AAT Bioquest

How does a stacking gel work?

Posted June 1, 2020


The stacking gel “stacks” proteins based on the low polyacrylamide content and low pH.

The large pore size derived from the low polyacrylamide content allows for freer movement for the proteins, giving a change for the larger ones and smaller ones to equalize with each other.

The low pH (6.8), on the other hand, allows glycine in the running buffer to be in its zwitterionic state. Comparing to the free Cl- ions (from Tris-HCl in the gel), these glycine zwitterions move slowly toward the anode due to the lack of charge. A narrow but steep voltage gradient is thus created between the Cl- ions (leading ions) and glycine zwitterions (trailing ions), with protein samples moving in between these two boundaries. As a result, the glycine keeps pushing the protein towards the Cl- ion, forming a tight band in the stacking gel.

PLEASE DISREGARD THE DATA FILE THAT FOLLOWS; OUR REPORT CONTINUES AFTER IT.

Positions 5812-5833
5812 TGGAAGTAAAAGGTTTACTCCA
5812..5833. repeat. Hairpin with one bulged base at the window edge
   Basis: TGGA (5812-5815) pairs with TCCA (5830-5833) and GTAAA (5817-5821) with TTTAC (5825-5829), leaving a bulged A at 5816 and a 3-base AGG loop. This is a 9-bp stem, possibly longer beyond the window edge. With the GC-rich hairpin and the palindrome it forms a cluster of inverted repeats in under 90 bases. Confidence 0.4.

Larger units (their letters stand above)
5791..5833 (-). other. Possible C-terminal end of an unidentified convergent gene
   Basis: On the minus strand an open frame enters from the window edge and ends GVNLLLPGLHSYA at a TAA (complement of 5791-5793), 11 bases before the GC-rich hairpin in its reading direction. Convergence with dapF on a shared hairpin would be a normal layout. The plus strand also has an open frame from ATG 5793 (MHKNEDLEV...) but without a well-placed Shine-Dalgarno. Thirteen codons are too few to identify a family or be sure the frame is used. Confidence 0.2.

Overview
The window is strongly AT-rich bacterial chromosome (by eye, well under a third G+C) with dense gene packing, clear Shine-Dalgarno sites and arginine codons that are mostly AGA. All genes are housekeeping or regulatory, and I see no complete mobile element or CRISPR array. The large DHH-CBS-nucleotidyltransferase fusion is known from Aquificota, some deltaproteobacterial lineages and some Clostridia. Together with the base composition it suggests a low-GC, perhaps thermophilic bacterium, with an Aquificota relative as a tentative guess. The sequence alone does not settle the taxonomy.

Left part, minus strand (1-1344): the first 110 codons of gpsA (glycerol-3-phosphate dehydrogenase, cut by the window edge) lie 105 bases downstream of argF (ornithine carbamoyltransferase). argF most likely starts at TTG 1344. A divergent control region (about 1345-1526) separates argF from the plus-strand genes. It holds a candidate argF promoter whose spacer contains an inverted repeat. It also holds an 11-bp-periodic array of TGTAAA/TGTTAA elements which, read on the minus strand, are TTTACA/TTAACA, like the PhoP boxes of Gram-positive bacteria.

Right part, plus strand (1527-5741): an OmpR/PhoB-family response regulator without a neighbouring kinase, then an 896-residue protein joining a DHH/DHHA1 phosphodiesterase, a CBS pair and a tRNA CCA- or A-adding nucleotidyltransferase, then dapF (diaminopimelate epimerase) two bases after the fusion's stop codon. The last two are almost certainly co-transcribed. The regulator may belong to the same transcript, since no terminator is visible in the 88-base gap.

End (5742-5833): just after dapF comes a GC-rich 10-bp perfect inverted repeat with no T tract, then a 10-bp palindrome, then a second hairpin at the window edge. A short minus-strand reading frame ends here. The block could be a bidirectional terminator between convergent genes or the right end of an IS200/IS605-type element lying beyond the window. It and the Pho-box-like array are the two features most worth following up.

Additional resources

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Gelite™ Green Nucleic Acid Gel Staining Kit

Sambrook, J., & Russell, D. W. (2006). SDS-polyacrylamide gel electrophoresis of proteins. CSH Protoc, 2006(4), pdb-prot4540.